Crisis in Yemen

Crisis in Yemen

Matt Dwyer, Senior Staff Writer

Due to explosive political conflict, Yemen is on the brink of civil war, and in some aspects is already in the midst of one. Currently in power is a rebel group of Shia Muslims from the North of Yemen known as the Houthis. They seized power in January when they tried to reform the government by instituting a five person presidential panel, although the group still has yet to establish this system. They do not have full recognition as the official government, since they are a minority group. However, they control Sanaa, the capital of Yemen.

Taking control, they ousted President Abdrabbuh Mansour Hadi, who has fled to refuge in the city of Aden, which he declared to be the new captial. Mr. Hadi still has supporters and maintains a high-profile. Although attacked by the Houthis in late March, he is still the internationally recognized president. The ruler in place before Mr. Hadi still remains influential as well: Ali Abdullah Saleh.

The conflict in Yemen has dangerous implications for the rest of the world. Yemen has one of the most actives chapters of Al-Queda within its borders. This particular group is known to be very skillful and have world-wide power. Luckily, the Houthis and former President Hadi both oppose this volatile group. Another problem is that Yemen is located near a place on the Red Sea where shipments of oil pass through to be shipped to the rest of the world, and the civil conflict could potentially interfere with these shipments, especially with Al-Queda at large.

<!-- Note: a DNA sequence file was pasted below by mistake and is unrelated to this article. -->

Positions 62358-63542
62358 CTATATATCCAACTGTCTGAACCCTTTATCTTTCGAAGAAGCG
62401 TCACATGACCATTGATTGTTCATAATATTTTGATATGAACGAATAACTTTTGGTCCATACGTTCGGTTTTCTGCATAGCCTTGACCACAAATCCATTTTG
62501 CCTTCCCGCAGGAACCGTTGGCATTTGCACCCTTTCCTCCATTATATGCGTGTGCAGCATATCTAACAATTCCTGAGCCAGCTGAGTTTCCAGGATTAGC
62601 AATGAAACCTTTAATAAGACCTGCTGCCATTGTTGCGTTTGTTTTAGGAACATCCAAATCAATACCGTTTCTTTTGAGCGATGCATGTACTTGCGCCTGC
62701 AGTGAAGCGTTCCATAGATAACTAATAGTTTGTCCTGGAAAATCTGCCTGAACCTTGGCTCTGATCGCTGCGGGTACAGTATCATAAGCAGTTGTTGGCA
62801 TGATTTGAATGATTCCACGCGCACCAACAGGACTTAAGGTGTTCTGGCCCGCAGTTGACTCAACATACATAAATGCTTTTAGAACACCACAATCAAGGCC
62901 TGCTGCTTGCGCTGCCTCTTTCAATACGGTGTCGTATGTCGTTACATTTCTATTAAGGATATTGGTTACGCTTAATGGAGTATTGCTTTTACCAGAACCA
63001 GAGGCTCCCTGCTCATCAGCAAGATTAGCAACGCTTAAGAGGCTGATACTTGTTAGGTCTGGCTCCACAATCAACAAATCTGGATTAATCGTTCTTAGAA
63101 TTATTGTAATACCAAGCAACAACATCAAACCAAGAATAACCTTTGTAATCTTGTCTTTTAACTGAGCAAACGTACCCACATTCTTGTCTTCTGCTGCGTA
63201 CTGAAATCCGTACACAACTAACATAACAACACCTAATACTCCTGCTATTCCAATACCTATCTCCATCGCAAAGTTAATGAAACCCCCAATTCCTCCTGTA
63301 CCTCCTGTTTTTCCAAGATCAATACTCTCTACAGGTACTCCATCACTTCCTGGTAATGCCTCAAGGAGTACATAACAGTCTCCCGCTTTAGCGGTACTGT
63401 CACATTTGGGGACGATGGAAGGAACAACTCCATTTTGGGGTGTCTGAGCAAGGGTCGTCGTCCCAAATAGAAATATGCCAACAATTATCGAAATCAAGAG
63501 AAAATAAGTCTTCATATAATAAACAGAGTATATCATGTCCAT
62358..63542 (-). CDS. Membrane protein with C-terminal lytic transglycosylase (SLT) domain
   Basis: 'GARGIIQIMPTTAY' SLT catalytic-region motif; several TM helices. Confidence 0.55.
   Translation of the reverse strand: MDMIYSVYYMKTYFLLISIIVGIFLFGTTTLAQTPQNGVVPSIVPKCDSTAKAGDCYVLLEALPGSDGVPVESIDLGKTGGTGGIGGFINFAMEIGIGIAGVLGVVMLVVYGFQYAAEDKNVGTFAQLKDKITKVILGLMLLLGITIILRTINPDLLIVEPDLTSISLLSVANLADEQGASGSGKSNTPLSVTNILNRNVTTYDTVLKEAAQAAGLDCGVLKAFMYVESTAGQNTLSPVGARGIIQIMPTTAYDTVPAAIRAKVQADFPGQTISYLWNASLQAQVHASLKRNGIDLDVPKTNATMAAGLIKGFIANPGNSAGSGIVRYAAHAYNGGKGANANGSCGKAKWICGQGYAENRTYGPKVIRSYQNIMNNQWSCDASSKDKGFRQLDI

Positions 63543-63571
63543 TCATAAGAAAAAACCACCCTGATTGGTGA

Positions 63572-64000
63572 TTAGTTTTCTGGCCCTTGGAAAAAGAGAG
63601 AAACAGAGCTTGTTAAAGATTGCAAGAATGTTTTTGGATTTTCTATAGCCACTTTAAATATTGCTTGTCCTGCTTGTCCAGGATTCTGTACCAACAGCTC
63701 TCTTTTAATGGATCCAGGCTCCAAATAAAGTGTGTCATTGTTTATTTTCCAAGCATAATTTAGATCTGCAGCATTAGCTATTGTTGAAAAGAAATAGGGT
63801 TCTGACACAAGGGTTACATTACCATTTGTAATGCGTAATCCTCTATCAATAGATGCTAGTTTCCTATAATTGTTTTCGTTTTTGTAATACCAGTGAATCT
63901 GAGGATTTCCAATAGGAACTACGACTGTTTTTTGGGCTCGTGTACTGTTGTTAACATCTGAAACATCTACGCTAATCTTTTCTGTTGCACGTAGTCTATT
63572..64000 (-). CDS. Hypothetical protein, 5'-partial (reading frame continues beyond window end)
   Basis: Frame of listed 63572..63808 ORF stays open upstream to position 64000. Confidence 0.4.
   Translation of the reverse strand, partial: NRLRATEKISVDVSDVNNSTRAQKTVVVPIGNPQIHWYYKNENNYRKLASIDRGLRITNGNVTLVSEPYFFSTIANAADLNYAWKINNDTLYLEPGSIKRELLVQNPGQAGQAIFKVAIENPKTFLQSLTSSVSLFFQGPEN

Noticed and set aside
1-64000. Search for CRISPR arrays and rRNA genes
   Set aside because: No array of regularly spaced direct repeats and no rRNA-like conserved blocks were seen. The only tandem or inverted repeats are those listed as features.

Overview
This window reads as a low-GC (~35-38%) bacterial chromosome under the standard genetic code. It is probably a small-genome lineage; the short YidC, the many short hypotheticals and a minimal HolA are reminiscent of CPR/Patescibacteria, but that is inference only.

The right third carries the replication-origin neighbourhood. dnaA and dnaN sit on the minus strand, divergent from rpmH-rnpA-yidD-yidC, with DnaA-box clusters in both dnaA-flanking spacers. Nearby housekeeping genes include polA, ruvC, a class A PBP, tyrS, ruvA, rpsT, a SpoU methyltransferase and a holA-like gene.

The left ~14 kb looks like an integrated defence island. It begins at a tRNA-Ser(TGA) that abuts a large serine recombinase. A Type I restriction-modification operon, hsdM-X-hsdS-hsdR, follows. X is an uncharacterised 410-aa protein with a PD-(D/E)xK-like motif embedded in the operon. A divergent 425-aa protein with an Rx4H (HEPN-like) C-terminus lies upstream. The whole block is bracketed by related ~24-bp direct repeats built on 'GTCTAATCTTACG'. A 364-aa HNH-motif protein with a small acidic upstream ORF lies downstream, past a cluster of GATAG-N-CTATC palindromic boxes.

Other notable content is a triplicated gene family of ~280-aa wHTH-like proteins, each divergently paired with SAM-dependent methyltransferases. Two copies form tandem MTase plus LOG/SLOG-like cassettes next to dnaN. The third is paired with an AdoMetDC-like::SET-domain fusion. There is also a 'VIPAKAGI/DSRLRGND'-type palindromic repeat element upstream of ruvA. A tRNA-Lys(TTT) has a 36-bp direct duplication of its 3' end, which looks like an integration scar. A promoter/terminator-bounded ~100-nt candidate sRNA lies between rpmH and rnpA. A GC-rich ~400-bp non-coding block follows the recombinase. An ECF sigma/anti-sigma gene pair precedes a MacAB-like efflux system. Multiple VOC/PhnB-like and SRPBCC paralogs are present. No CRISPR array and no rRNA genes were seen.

Currently, an unknown number of American citizens are trapped within Yemen’s borders. Initially they had gone over for humanitarian purposes, but now lack a means of egress. Lawsuits have been filed against the federal government considering that minimal effort has been made to rescue these people.